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The mortgage market is facing a crisis today, and it’s being fueled by fast-rising interest rates. 

The rate escalation started at the beginning of this year and is continuing to play out. It’s a crisis that one industry executive describes as “a situation where we have to get the pig through the belly of the python.”

The mortgage industry, really the entire economy, is coping with fast-rising inflation further aggravated by jammed-up supply chains, the escalating war in Ukraine, and the related, expanding sanctions that are whipsawing the global economy. That economic environment has led to spiking interest rates driven by a hawkish Federal Reserve policy and free-market forces — with rates up more than 1.5 percentage points since the beginning of the year and still rising.

For the sector of the mortgage market engaged in non-QM lending, the volatile rate environment is a particular challenge. Non-QM lenders are dealing primarily with purchase loans that require far more intensive underwriting than agency loans and, once funded, must be moved off the balance sheet quickly in most cases to maintain liquidity. That is typically accomplished through whole loan sales or private label securitizations along with hedging — such as the use of third-party forward contracts that allow for bulk loan sales at a future date at a predetermined rate. 

Non-QM mortgages include loans that cannot command a government, or “agency,” stamp through Fannie Mae or Freddie Mac. The lenders originating in the non-QM space make use of alternative-income documentation because borrowers cannot rely on conventional payroll records or otherwise fall outside agency credit guidelines. The pool of non-QM borrowers includes real estate investors, property flippers, foreign nationals, business owners, gig workers and the self-employed, as well as a smaller group of homebuyers facing credit challenges, such as past bankruptcies.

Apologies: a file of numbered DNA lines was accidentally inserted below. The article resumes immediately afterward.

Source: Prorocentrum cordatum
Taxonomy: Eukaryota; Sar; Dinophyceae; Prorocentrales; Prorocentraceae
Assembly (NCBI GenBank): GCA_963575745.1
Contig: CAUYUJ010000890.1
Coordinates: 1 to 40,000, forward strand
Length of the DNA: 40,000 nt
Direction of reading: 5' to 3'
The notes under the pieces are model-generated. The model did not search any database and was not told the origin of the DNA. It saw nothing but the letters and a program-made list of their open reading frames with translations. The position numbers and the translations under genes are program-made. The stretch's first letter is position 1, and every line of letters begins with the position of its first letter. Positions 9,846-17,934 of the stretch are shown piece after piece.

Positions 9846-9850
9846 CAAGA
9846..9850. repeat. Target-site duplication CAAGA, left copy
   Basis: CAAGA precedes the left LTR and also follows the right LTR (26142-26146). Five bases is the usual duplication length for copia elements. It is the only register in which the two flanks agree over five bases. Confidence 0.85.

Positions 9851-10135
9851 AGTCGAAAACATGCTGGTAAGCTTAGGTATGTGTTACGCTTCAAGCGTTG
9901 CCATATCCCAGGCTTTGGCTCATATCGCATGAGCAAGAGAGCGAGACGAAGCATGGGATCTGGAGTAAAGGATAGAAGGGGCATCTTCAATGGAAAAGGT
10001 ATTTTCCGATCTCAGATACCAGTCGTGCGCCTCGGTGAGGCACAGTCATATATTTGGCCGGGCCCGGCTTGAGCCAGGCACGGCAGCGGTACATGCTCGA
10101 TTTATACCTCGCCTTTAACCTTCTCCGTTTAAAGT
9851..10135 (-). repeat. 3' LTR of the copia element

Some non-QM lenders have parent companies in the private equity space or have affiliates organized as real estate investment trust, and some even have affiliated real estate mortgage investment conduits (REMICs). Those entities can help to buy or warehouse loans for their non-QM lending affiliates for a time to deal with a liquidity challenge. But regardless, they all face the same problem: coping with rates rising at a faster clip than the market has seen in decades.

“You got to pay the piper if you’re stuck with bad loans,” said Keith Lind, CEO of non-QM lender Acra Lending. “You have to sell at some point.”

What this rate crisis means for lenders in the non-QM space is that the loans they made at the start of the year at a lower coupon were worth less in the whole-loan or private label securitization market than the loans they funded a month or even a week later at a higher coupon rate.

“We haven’t seen rates move like this in 40 years,” Lind said. “The problem in the market right now is there’s all these distressed loan portfolios out there [composed of lower-rate loans].” 

Thomas Yoon, president and CEO of Excelerate Capital, another non-QM lender, offered this anecdote to illustrate what his company and his fellow non-QM lenders are facing:

“On January 3 of this year, we put out a bulk loan offering of $150 million, and we found that that it was worth more than 50% less than what it was just a week or two earlier. …It was slightly above par [in early January] and just a few weeks earlier, I’m talking in the fourth quarter, we could have probably executed north of 103 [above par]. So, overnight, the bottom dropped out on us.”

Non-QM executives who agreed to answer questions from HousingWire about the current rate crisis stressed that the future remains uncertain. However, finally, well into April now, higher-rate loans are starting to find their way into the pipeline, some executives said, which should help lenders execute on loan trades and securitizations at better margins going forward.